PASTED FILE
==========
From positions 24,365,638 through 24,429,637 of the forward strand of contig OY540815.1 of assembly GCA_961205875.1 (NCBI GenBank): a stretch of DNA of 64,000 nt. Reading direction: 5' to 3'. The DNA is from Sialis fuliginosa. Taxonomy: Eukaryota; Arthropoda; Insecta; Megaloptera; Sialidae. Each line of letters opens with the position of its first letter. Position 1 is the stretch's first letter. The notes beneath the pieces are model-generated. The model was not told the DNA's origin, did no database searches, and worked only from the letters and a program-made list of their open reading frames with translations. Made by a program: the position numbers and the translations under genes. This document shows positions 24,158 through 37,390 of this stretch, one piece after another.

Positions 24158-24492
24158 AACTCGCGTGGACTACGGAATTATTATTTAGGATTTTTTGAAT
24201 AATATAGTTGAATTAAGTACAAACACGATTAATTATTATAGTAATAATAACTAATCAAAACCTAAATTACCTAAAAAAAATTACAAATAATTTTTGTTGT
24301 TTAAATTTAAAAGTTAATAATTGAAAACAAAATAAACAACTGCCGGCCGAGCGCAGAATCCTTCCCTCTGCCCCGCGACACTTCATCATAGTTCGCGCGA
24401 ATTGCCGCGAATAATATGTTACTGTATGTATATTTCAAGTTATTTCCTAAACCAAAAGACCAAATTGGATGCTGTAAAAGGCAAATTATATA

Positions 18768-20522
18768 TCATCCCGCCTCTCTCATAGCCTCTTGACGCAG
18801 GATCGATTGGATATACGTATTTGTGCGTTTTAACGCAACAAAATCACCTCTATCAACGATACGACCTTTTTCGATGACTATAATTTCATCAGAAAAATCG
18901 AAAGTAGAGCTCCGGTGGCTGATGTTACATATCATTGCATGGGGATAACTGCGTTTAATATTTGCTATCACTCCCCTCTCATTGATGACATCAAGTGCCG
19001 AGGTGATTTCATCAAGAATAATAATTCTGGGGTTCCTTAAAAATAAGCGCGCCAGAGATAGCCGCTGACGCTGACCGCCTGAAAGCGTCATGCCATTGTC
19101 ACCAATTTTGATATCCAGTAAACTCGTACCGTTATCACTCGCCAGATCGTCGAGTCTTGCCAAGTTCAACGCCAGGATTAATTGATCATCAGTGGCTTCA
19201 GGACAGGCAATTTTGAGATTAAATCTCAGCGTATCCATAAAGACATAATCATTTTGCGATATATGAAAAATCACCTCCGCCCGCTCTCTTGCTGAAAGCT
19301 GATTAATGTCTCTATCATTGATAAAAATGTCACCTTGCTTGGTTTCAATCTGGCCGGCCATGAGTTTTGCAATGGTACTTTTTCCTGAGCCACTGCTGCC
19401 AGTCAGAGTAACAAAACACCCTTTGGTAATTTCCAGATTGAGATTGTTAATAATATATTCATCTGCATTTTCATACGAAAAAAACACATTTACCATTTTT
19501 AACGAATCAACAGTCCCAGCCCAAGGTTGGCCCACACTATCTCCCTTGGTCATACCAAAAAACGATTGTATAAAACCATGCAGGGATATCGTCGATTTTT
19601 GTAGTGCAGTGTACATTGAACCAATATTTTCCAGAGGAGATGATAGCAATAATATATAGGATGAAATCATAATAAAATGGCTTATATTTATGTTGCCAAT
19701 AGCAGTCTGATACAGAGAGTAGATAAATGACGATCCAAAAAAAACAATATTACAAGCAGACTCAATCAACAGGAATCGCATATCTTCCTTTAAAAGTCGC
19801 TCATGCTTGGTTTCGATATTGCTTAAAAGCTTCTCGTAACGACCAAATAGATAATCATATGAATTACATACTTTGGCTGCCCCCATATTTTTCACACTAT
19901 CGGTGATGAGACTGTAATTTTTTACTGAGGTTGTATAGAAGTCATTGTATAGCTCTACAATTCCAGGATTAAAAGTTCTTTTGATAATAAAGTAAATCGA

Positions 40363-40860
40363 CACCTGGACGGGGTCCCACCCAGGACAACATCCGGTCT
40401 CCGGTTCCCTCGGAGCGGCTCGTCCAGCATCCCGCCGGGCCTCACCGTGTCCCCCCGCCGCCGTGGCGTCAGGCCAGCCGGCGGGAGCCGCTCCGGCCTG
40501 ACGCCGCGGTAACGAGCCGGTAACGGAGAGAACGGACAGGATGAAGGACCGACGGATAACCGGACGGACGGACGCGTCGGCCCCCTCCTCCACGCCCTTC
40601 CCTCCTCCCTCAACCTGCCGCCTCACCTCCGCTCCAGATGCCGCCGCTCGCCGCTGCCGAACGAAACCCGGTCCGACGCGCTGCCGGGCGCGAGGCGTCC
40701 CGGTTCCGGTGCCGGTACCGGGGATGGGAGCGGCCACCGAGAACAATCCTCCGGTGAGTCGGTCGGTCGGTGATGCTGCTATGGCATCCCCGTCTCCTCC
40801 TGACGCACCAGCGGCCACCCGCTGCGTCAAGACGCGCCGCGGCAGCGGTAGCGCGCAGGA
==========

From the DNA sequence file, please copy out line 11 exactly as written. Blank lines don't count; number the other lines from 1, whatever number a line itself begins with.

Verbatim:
19001 AGGTGATTTCATCAAGAATAATAATTCTGGGGTTCCTTAAAAATAAGCGCGCCAGAGATAGCCGCTGACGCTGACCGCCTGAAAGCGTCATGCCATTGTC